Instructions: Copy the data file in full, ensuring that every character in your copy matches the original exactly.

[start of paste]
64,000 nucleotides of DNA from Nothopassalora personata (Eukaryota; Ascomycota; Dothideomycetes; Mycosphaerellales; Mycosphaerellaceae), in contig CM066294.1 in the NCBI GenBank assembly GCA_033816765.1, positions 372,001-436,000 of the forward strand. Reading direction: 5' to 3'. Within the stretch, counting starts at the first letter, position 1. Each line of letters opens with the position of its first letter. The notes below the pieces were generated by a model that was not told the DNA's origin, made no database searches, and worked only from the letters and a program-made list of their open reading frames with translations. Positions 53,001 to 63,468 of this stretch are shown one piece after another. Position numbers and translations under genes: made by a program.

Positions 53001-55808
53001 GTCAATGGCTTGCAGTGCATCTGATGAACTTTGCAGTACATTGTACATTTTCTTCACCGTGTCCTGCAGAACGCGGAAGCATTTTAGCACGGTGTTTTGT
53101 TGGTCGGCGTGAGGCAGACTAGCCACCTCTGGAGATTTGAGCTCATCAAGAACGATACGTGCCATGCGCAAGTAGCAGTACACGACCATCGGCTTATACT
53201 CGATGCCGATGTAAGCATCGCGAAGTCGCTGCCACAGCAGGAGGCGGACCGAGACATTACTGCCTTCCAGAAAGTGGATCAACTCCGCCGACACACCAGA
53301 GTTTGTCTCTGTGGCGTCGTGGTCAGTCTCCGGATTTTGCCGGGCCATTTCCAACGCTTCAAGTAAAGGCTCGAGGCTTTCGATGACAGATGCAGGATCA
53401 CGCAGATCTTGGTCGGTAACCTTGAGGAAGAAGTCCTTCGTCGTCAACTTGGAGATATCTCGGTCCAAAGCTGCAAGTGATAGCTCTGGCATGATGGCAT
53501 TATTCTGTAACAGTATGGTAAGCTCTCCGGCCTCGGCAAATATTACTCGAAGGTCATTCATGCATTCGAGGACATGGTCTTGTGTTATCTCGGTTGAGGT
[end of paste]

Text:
64,000 nucleotides of DNA from Nothopassalora personata (Eukaryota; Ascomycota; Dothideomycetes; Mycosphaerellales; Mycosphaerellaceae), in contig CM066294.1 in the NCBI GenBank assembly GCA_033816765.1, positions 372,001-436,000 of the forward strand. Reading direction: 5' to 3'. Within the stretch, counting starts at the first letter, position 1. Each line of letters opens with the position of its first letter. The notes below the pieces were generated by a model that was not told the DNA's origin, made no database searches, and worked only from the letters and a program-made list of their open reading frames with translations. Positions 53,001 to 63,468 of this stretch are shown one piece after another. Position numbers and translations under genes: made by a program.

Positions 53001-55808
53001 GTCAATGGCTTGCAGTGCATCTGATGAACTTTGCAGTACATTGTACATTTTCTTCACCGTGTCCTGCAGAACGCGGAAGCATTTTAGCACGGTGTTTTGT
53101 TGGTCGGCGTGAGGCAGACTAGCCACCTCTGGAGATTTGAGCTCATCAAGAACGATACGTGCCATGCGCAAGTAGCAGTACACGACCATCGGCTTATACT
53201 CGATGCCGATGTAAGCATCGCGAAGTCGCTGCCACAGCAGGAGGCGGACCGAGACATTACTGCCTTCCAGAAAGTGGATCAACTCCGCCGACACACCAGA
53301 GTTTGTCTCTGTGGCGTCGTGGTCAGTCTCCGGATTTTGCCGGGCCATTTCCAACGCTTCAAGTAAAGGCTCGAGGCTTTCGATGACAGATGCAGGATCA
53401 CGCAGATCTTGGTCGGTAACCTTGAGGAAGAAGTCCTTCGTCGTCAACTTGGAGATATCTCGGTCCAAAGCTGCAAGTGATAGCTCTGGCATGATGGCAT
53501 TATTCTGTAACAGTATGGTAAGCTCTCCGGCCTCGGCAAATATTACTCGAAGGTCATTCATGCATTCGAGGACATGGTCTTGTGTTATCTCGGTTGAGGT